In the 2006 Australian Census, 58,053 people put “Jedi” down as their religion. In 2011, this number had jumped to 64,390. With Star Wars now more popular than ever thanks to the new movies, it is expected that the number of “practicing Jedis” will explode in this year’s Census. It’s a testament to Australia’s larrikin sense of humour (not to mention our slavish devotion to US pop culture) — but not everybody is amused. This infographic explains why you might want to reconsider the joke.
As with previous censuses, the 2016 Census contains an option to list your religion. You can choose from a list of common religions, select ‘No religion’ or nominate your own. The tradition of listing “Jedi” under religion is considered a fun, cheeky way to declare your Star Wars fandom. (Either that, or a disturbing number of Australians genuinely believe they are futuristic warrior monks with mystical powers.)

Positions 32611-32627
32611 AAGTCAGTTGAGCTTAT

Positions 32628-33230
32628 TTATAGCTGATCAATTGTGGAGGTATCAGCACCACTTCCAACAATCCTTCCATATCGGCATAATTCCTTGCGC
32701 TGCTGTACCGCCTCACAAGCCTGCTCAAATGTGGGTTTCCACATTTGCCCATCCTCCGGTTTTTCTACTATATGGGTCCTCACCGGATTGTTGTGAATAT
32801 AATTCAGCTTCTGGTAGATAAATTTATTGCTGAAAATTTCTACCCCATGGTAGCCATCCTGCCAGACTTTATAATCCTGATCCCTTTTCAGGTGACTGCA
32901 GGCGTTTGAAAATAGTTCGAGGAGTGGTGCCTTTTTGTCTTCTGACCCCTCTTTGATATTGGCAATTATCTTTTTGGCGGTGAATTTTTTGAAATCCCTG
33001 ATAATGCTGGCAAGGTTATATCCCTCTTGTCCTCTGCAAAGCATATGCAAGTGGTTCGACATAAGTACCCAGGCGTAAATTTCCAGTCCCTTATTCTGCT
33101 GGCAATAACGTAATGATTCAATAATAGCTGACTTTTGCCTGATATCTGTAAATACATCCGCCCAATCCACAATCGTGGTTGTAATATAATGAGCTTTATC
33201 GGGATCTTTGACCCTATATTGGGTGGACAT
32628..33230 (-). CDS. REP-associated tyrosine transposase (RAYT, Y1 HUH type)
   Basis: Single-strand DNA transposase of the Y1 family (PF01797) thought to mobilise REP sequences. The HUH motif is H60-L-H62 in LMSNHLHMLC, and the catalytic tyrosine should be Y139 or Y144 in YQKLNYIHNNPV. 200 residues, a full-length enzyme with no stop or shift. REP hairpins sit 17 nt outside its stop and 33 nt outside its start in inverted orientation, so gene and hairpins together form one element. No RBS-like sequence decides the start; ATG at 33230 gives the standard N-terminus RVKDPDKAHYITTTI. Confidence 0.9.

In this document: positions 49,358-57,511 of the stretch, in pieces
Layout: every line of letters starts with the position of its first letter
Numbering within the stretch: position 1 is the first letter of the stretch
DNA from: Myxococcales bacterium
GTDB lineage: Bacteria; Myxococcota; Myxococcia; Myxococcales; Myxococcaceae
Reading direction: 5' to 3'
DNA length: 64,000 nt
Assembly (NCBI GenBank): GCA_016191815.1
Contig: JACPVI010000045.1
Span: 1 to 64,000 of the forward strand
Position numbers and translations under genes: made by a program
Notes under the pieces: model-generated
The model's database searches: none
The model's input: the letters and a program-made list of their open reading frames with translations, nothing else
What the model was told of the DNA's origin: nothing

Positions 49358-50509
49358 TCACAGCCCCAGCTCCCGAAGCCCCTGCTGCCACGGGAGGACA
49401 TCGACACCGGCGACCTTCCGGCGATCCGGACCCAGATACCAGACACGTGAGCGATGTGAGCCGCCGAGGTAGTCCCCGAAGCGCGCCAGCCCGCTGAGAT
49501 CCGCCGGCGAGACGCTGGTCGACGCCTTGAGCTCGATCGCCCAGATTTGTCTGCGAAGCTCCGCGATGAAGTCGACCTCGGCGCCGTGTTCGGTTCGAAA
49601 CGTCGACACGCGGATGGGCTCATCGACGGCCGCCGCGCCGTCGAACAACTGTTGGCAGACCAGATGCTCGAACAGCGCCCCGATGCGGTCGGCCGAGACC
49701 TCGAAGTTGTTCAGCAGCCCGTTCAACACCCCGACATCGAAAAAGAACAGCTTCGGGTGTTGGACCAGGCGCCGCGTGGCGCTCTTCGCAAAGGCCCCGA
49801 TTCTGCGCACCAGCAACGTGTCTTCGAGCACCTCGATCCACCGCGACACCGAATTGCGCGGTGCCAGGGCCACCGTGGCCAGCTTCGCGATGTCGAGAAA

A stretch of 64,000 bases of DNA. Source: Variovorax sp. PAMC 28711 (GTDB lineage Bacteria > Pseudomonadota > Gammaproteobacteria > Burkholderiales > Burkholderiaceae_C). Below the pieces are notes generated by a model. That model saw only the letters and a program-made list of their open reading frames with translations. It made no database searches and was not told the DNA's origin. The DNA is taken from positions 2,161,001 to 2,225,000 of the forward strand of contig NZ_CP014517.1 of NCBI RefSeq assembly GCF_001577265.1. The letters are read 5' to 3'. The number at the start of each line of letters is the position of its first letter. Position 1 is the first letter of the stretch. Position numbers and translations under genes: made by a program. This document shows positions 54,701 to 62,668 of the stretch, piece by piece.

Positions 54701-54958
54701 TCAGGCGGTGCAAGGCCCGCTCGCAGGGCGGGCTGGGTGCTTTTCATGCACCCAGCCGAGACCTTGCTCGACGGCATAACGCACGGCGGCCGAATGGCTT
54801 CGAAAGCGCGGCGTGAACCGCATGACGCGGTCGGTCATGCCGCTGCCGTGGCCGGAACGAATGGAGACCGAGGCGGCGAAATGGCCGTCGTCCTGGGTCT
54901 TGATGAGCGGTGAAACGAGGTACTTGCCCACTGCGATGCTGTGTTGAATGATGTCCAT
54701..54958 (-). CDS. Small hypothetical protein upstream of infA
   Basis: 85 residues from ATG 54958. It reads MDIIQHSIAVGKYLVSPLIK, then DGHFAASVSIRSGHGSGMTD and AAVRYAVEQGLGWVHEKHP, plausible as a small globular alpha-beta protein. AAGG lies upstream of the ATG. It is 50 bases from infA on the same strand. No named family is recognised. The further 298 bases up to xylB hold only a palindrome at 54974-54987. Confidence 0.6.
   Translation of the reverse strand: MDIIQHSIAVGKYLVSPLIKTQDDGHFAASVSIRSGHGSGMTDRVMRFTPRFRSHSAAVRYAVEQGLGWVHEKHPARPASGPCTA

The Atheist Foundation of Australia is leading a campaign to get people to stop making this joke. The issue is that Jedi gets lumped in with all the other “Not Defined” religions in the Census, which means it officially counts towards the total. This artificially inflates the number of religious Australians in the Census results.
Data from this question is used to fund everything from community support facilities to public policy and city planning. In other words, in can have a real effect on how decision makers run the country and gives added clout to religious lobby groups.
The infographic below provides further information. Bear in mind that we don’t necessarily agree with the Atheist Foundation’s stance which is bordering on alarmist. But we do think it’s important for the Census to accurately reflects our country’s genuine religions.
For more important Census news, head to our guide.